convoy01

In June of 1941, the German military launched an offensive against the Soviet Union. Political differences aside, it was determined by the Western allies that any nation warring with Germany should be considered an ally. As a result, agreements were reached to send much needed military equipment and lend-lease supplies to the Soviet Union in order to assist in their fight against the Germans. The Soviet Navy lacked the capacity to transport the massive amount of supplies, such as military equipment, vehicles and other raw materials, so much of the transport and convoy escort work was handled by the British, Canadians and Americans. The fastest (but most dangerous) supply route was through the Barents Sea in the Arctic Ocean to the Northern port city of Murmansk. This Arctic supply route became known as ‘The Murmansk Run’. Due to the great military and political significance of these shipments, the Germans fought hard to destroy them, and as a result, more than twenty percent of convoy cargo was lost on The Murmansk Run compared with only a six percent loss of cargo shipped to the Soviets through the Iranian ports in the Persian Gulf.

convoy02

Convoys sailing along the northern tip of Norway and through the Barents Sea were exposed to one of the largest concentrations of German U-boats, surface raiders and aircraft anywhere in the world. Attacks by more than a dozen submarines and literally hundreds of planes at one time were common. Due to the high concentration of Germans patrolling the region, and the fear of being attacked by prowling German U-boats, strict orders were given that forbade any merchant ship from stopping for even a moment.

convoy06


The consequences of these orders only reinforced the danger of the missions as individuals who fell overboard had to be ignored, and ships could not stop to help comrades in distress.

convoy05

In addition to the German resistance, the voyage was made even more treacherous as Mother Nature routinely unleashed her fury across the cold Arctic Ocean. Many of the convoys sailed The Murmansk Run in the winter due to the almost constant darkness which helped to conceal the ships. This advantage proved to be only slight as other problems, such as greater amounts of polar ice, led to difficult navigation and forced the convoy route to move closer to German occupied Norway. The temperature was often far below zero and freezing winds from the North could easily reach hurricane force causing the waves to swell to heights in excess of seventy feet. At such temperatures, sea spray froze immediately to any exposed area of the ship, and created a heavy covering of tonnes of topside ice which could cause a ship to capsize if not cleared away. Binoculars, guns and torpedoes froze, and the decks were covered with a smooth coat of ice which made walking nearly impossible.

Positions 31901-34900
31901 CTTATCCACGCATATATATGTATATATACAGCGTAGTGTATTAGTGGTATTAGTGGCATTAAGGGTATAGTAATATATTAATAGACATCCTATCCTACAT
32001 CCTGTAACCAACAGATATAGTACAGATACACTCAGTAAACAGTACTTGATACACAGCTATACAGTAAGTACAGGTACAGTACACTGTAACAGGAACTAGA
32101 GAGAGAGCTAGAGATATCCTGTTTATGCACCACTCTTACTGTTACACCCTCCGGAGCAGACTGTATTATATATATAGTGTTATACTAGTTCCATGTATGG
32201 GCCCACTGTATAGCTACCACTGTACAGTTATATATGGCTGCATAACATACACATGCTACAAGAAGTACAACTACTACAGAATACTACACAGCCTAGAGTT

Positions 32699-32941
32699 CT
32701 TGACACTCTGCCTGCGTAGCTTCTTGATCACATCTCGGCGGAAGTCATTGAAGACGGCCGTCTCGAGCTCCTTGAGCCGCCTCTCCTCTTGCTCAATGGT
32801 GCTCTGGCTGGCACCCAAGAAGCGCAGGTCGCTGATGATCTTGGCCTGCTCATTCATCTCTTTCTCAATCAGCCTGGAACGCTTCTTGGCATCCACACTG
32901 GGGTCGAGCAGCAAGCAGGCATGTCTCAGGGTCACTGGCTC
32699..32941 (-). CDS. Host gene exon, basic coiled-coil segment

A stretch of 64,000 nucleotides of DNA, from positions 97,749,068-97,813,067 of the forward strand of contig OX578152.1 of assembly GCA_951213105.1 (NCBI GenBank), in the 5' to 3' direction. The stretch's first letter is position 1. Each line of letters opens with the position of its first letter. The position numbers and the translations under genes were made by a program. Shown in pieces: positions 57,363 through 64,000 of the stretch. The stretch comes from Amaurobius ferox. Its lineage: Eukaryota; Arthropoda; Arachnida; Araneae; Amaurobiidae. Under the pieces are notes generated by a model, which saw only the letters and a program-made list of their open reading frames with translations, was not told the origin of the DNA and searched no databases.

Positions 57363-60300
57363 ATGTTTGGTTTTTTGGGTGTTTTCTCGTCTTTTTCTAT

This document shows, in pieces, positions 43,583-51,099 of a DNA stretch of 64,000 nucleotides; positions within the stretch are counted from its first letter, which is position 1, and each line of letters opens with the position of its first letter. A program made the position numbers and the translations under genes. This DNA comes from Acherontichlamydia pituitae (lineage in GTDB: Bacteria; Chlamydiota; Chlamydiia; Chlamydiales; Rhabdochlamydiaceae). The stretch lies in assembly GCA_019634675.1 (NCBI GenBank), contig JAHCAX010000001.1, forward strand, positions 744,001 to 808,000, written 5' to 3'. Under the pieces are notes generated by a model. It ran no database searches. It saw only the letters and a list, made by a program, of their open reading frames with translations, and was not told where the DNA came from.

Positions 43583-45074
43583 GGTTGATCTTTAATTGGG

HMS_Sheffield_frost

The supply shipments began in late Summer of 1941 and merchant mariners from Canada served on Canadian, British and American ships (as well as ships of other nationalities) to support the supply convoys to the Soviets. From 1941 to 1945, forty-one convoys sailed to Murmansk and Archangel carrying an estimated $18 billion in cargo from the United States, Great Britain and Canada. Among the millions of tons of supplies were an estimated 12,206 aircraft, 12,755 tanks, 51,503 jeeps, 1,181 locomotives, 11,155 flatcars, 135,638 rifles and machine guns, 473 million shells, 2.67 million tons of fuel and 15 million pairs of boots.

convoy03


The Royal Canadian Navy became involved in convoy escorts in October 1943, and from that time until the end of the war Canadian warships participated in about three-quarters of the missions. Canadian ships involved in supporting the convoys included the destroyers Haida, Huron, Iroquois, Athabaskan, Sioux and Algonquin, and approximately nine frigates from Escort Groups 6 and 9. None of the Canadian ships were lost while escorting convoys on The Murmansk Run. convoy04


Canadian Navy personnel had little contact with the Russian people. Layovers in the Murmansk area were brief, and few officers and men were allowed ashore. However, it is interesting to note that the first Canada-Soviet hockey game was held during a stopover in 1945 when sailors from the destroyer HMCS Algonquin played an exhibition hockey game against Soviet personnel. It is believed that the Soviets won the game 3-2.

Despite the dangers and hardships faced by the convoys sailing The Murmansk Run, the Allies were unanimous in their desire to keep the Soviet Union in the fight. It was feared that if the Soviets were conquered, as the Russians had been in 1917, the Germans would focus the majority of their forces in the West.

Because of the strategic importance of these supply lines, fierce German resistance, and extreme weather conditions, the merchant mariners and Navy sailors that sailed their vessels on The Murmansk Run are considered some of the bravest veterans in history.

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This photo of IROQUOIS making smoke was taken on or about May 24th 1944 outside St. Margaret’s Bay, Nova Scotia during running up trials after refit in Halifax. In the foreground is wash from a motor  launch. (This RCN photo was provided by John Clark).